81 ~ Wildwood Regional Park

083A cave, a teepee & waterfall all within 3 miles of each other. ♥

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We were supposed to do this trail last week but it was closed due to high wind advisories. Kinda glad that happened because Vasquez Rocks was amazing, and it also rained this week which meant the waterfall would be a bit better. I haven’t seen any cool waterfalls this year yet.

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First stop – the teepee. It was pretty darn nifty.

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Second stop – the waterfall. It was, meh. Not sure how tall it is because the websites I looked at ranged it from 40 to 70 ft. Even though it rained a few days ago, the waterfall was unimpressive.

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This cool mini waterfall off the beaten path with its’ concrete stairs and walls made up for it though. ^_^

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Our last stop was awesome. It’s a cave and you can crawl through the top of it. Only gross thing was all the rat droppings. I’m starting to think I have a thing for caves, like some cave troll, lol.

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I’m surprised this park wasn’t busier, but I’m happy about that because we got to enjoy nature without the crowd. I think it was just really cold that morning so people were getting up later. We got there at 7:30 a.m. and we all had to wear sweaters. But the parking lot was super full after we got back.

Until the next adventure!…

xoxo,
Britt

21 thoughts on “81 ~ Wildwood Regional Park

      • Whoa! Ever heard of the Chumash Scorpion Tree? It sounds like the Piasa Bird in Illinois. If there was a connection it would be cool.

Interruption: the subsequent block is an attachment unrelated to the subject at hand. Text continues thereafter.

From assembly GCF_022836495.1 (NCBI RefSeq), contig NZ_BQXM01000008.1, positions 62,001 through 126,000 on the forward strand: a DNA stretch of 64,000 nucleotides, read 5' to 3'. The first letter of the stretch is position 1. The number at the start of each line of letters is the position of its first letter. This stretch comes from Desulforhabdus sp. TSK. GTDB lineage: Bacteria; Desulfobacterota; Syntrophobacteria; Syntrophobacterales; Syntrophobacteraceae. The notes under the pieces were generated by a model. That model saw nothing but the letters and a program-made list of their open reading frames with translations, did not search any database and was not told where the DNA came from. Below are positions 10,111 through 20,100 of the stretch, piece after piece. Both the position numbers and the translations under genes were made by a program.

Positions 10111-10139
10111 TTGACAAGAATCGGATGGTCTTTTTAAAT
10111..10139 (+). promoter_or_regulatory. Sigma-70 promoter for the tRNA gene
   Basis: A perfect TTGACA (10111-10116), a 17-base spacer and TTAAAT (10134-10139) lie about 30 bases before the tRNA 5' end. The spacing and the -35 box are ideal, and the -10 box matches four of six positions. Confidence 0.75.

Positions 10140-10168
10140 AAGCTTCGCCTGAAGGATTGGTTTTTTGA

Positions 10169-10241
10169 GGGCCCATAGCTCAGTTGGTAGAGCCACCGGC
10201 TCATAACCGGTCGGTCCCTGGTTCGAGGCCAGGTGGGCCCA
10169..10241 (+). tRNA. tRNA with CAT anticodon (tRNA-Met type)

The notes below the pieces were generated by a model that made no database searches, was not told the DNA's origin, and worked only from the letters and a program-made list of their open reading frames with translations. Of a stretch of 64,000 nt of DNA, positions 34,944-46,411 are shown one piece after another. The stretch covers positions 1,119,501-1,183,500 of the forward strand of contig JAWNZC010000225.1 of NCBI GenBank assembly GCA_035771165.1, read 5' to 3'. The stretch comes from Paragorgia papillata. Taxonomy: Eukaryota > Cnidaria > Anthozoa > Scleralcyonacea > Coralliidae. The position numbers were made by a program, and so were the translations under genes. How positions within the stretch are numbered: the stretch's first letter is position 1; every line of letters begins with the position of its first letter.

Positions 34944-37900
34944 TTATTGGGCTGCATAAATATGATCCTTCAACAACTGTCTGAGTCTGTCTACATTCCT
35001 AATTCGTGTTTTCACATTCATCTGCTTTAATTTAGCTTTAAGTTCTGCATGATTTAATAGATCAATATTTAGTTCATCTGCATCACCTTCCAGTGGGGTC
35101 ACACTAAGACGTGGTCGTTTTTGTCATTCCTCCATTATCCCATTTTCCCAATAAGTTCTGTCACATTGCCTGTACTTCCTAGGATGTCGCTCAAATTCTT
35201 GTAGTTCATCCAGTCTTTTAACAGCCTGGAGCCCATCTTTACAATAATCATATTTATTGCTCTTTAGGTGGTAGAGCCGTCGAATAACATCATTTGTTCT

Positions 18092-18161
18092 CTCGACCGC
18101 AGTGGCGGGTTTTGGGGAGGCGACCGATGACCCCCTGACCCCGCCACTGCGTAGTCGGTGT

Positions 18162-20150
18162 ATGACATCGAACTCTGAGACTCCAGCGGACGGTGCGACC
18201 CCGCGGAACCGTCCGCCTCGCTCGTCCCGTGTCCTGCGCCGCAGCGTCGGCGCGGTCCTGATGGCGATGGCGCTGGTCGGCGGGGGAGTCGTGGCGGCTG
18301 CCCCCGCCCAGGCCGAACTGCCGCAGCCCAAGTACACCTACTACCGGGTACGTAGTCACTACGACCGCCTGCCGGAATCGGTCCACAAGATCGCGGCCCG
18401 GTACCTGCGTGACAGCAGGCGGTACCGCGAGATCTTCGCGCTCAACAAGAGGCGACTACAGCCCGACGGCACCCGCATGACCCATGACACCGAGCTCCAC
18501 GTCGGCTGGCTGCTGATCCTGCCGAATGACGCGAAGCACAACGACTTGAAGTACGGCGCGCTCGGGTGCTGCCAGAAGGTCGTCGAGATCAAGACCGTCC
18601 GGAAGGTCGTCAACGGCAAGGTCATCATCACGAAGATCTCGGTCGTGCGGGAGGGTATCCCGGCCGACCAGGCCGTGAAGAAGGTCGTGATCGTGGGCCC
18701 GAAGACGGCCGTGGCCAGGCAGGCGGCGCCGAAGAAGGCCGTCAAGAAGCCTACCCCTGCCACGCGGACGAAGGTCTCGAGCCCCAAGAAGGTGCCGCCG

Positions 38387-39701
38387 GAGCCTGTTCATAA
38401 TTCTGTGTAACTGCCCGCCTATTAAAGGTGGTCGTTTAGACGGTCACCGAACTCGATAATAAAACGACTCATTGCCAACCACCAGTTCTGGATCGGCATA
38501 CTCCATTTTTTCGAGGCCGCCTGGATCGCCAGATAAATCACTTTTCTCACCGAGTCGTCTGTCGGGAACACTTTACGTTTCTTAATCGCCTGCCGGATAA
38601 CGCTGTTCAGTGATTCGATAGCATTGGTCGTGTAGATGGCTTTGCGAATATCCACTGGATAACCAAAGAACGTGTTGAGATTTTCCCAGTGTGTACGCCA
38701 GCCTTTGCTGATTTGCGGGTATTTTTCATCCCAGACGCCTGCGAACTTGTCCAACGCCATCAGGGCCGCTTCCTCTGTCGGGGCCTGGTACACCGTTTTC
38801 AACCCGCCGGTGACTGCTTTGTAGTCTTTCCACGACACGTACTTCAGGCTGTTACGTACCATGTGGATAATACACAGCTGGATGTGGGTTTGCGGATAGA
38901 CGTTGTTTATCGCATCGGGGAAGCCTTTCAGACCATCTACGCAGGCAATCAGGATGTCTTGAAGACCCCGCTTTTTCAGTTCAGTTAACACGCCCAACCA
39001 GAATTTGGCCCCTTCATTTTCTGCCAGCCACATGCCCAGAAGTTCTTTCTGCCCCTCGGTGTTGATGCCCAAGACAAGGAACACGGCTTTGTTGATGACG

• Nope, but I looked both up. Seems as if the Chumash primarily lived on the west coast and called the Pacific Ocean their home. The Illiniwek were further away, occupying the Mississippi River valley. There could be a connection but a lot of the history is lost. I know more about the Chumash because there is a cave I want to go to that is rumored to have been the home of a powerful Chumash shaman. It is called Cave of Munits. There is a connecting trail to Kas’elew (Castle Peak), a ceremonial place used by priests and astronomers during winter and summer solstice ceremonies. I plan on visiting both very soon.

          • That is really cool. I just noticed it and wasn’t sure. I know my tribe went as far as Vancouver and south to Texas. Maybe, as trade is concerned these were more totems for protecting trade routes from other tribes. That’s really neat what you’re doing there in CA.

  1. I think you just might be turning into a cave troll! 🙂 I like the pictures of you looking into the cave! I don’t think I’d want to go in a cave, not one with a small entrance – it’s the thought of spiders and rats – oh, and snakes even. Do you get many snakes where you are, or on these trails?

    The teepee looks really interesting, reminds me of a ceremonial place though with the stone seats round the edge (a little scary thought!) or maybe it’s used for music events?

    • Jp and I joke about it:

      When she takes a picture I’ll creepily say, “my precious.” Only works if you love Lord of the Rings as much as we do, haha.

      The entrance to this one was big. It was climbing out to the top that was small and where Jp took a picture of me and my oldest brother. I’ve only seen a snake once and that was years ago. I’m surprised I haven’t seen one in the past 17 trips, or I just really wasn’t paying attention. 😯

      The teepee was built in remembrance of the Chumash tribe that used to occupy the land here years ago. Now it’s used as a place of rest or a picnic area. 🙂

      • Haha!! 😆 My brother and I have a long running Golem joke too! Our favourite one is the ‘she’ he keeps mentioning every so often. She? What she? Oh dear, he really is nuts! And the ring – I think just about everyone into the Lord of the Rings has a ring joke. Our favourite ring scene was this bit https://www.youtube.com/watch?v=wZautQ0yhm4 we think this is an underlying problem in a number of crazy bitches of the human world as well! 😉

        Interesting about the teepee, so a unique place to have a picnic! 🙂

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